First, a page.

Which leads to some motion when the air conditioner cycles on.

I can’t walk by that and not here the synth keyboards of Herbie Hancock’s “Rockit”:

You know, that music video creeped me out when it came out. I was but a wee lad of eleven with a vivid imagination for things that go bump in the night, and the discombobulated mannequins tripped my switch. The song, and video, was popular when we lived in my aunt’s basement; we saw it on KHTR’s Hot Hit Video television program which came on after the news on Saturday nights (we could stay up that late, but not late enough for Friday Night Videos on Friday nights). That’s how kids who did not have access to cable and MTV watched videos. Unlike today, where kids with or without access to cable go to YouTube because MTV started playing its original, insipid, and cheaper, content instead of music videos.

At any rate, to sum up, if you don’t click either of the above videos to play them, the pants move a little when the air conditioner comes on and the vent below them starts blowing cool air, and the Herbie Hancock video has pants kicking in time with the music at various other parts.

I don’t have any Herbie Hancock records, and I assure you, Future Shock, which I assume has similar pre-electronica stylings, will not be my first. Unless, of course, I find a vinyl copy for a dollar.


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Earworm Adjacency

If you can say the name of this flavor without using Tone Lōc’s diction, you’re a better man than I am, Charlie Brown.

Frothy Capp-uccino.

Here, let me help stick it in your head.

There. Now you won’t. Although whether you ever see Gevalia Frothy Cappuccino in the wild is chancy at best.

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Know the Difference!

Somehow, lately, I’ve been getting into Japanese jazz, so allow me to help you not make the big mistakes.

For example, Hiromi is a jazz pianist with clear classical influences:

Note to self: There’s a Blue Note in Tokyo? I shall have to add that to my travel plans.

Harumo plays the saxophone, sometimes with Tokyo Groove Jyoshi, but sometimes independently:

Hiroshima is an American band with many members who were Japanese-American or Japanese and who get a lot of play on WSIE:

I have mentioned once or twice before my favorite Hiroshima song is “311”.

If you’re keeping score as I am, know that I own several Hiroshima albums on CD and vinyl and two Hiromi CDs. But I only have the one Tokyo Groove Jyoshi EP upon which Harumo appears–she does not seem to have any albums or EPs of her own available yet.

(Further public service posts explain the differences between Nazes and Misa/Maysa and also Misia and Messa; only two of these are Japanese.)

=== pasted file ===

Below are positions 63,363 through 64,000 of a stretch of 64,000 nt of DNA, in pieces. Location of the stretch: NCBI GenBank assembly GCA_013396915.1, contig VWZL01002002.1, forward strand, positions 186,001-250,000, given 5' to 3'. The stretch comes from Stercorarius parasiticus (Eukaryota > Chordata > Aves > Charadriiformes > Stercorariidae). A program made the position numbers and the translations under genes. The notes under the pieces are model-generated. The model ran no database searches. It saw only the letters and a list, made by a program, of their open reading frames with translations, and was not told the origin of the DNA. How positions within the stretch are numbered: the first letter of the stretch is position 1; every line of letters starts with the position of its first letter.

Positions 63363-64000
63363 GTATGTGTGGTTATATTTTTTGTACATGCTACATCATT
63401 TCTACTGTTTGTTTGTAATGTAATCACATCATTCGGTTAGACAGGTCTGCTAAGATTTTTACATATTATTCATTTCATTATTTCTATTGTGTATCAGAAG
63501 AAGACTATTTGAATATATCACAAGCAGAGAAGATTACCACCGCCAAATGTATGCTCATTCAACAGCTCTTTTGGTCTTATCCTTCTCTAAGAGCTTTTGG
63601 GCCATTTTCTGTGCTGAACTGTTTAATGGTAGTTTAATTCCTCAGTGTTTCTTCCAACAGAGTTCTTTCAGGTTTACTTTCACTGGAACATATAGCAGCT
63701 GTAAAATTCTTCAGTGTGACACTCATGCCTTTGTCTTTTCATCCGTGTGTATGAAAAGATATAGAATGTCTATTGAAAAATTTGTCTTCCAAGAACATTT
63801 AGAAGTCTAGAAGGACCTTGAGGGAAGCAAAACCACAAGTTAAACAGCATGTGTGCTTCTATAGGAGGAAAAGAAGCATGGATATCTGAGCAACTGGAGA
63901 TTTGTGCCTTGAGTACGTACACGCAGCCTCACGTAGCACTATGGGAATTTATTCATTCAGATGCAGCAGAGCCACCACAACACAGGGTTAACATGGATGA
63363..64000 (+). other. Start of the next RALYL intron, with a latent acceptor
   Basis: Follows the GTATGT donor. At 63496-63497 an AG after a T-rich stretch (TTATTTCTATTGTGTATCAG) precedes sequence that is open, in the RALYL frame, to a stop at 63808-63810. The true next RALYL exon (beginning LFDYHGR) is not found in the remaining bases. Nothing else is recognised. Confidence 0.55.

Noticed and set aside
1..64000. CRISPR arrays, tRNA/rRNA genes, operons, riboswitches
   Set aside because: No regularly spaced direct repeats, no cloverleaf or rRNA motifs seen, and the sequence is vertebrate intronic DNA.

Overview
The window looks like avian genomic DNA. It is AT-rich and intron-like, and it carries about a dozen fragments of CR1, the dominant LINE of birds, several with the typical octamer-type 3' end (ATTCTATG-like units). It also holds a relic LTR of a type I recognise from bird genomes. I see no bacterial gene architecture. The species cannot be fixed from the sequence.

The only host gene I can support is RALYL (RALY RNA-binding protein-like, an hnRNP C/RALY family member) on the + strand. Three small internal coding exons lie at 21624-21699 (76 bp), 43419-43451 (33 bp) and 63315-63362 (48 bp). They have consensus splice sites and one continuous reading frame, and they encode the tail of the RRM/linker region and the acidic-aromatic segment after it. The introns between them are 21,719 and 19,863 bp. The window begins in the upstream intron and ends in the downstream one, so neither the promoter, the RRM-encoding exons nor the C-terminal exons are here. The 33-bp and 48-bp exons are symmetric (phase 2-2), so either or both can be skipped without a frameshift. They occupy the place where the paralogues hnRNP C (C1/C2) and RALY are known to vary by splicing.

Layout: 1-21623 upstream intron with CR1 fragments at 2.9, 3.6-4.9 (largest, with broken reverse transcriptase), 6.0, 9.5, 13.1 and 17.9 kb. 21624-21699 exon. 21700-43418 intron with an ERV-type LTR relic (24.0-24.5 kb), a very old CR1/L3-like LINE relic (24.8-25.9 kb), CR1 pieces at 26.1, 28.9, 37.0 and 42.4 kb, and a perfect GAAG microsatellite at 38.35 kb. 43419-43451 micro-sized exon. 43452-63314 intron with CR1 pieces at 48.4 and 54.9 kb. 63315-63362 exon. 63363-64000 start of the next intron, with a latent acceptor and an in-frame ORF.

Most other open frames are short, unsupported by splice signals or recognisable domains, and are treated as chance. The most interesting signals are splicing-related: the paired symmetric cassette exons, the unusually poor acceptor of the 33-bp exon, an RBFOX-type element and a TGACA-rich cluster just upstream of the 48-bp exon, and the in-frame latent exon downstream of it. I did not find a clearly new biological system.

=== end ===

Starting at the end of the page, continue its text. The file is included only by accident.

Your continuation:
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Good Album Hunting, April 29, 2022: Friends of the Springfield-Greene County Library Book Sale

As I mentioned, I made it out to the Friends of the Springfield-Greene County Library’s book sale yesterday and hit the dollar record bins. The selection was smaller than the last sale’s–I guess everyone is realizing the value of old records, or perhaps the old, old records in the genres that I like have worked their way through the resale markets already.

At any rate, I found a few things.

This includes:

  • Al Jolson Volume 3, a 10″ record (Discogs minimum price: $1.55).
  • Mexicali Brass South of the Border. Man, Herb Alpert really spawned a genre, ainna? I am constantly finding new examples of it. ($6.00).
  • When You Come to the End of the Day by Perry Como. I don’t think I have this one, but I have so many now that the odds of me buying a duplicate are getting higher. On the other hand, Perry Como put out a lot of records. I saw his Christmas album with another variant cover. ($0.98).
  • Ready for the World, self-titled debut. Probably more pop than soul/funk. ($1.08).
  • Natalie by Natalie Cole from 1976. ($.40).
  • Warm and Willing by Norrie Paramor and His Orchestra. The first entry today with the Pretty Woman on the Cover (PWOC). ($3.99).
  • Emotion by Samantha Sang. 1978 Funk/soul/pop, or so Discogs says. PWOC. ($.25).
  • Sound Ideas by Les and Larry Elgart. I have a couple by Les and/or Larry, including one I bought last weekend. I would have had another today, but it was only an Elgart cover with another record in it. ($1.00).
  • Night Rider! by Tim Weisberg. Not my favorite flutist, to be honest (top three are my beautiful wife, Herbie Mann, and Amber Underwood). ($.79).
  • This Land Is Your Land by the Mormon Tabernacle Choir and Philadelphia Orchestra. Pops renditions of American folk songs. What was I thinking? ($.25).
  • Burnished Brass by the George Shearing Quintet with Brass Choir. PWOC. And I like the George Shearing groups, to which I was exposed because the records often have PWOC. ($1.50).
  • Four Rococo Quartets. Classical, but a bit obscure. ($2.50).
  • Highlights from Saint-Saëns’ Samson and Delilah. ($10.32).
  • Holy, Holy, Holy: Hymns We Know And Love. Some hymns, but some pop hymns. This record is not on Discogs, so it must be really collectible.
  • The Music of the Caribbean by the [WIRL] Steel Band. ($1.69).
  • Lightly Latin by Perry Como. Pretty sure I didn’t have it. Everyone released a Spanish-language album in the 1960s, ainna? ($.98)
  • Holidays in Portugal by Lídia Ribeiro. The cover for this record is actually a brochure for a hotel and casinos in Lisbon, with photos and amenities of each. ($5.26)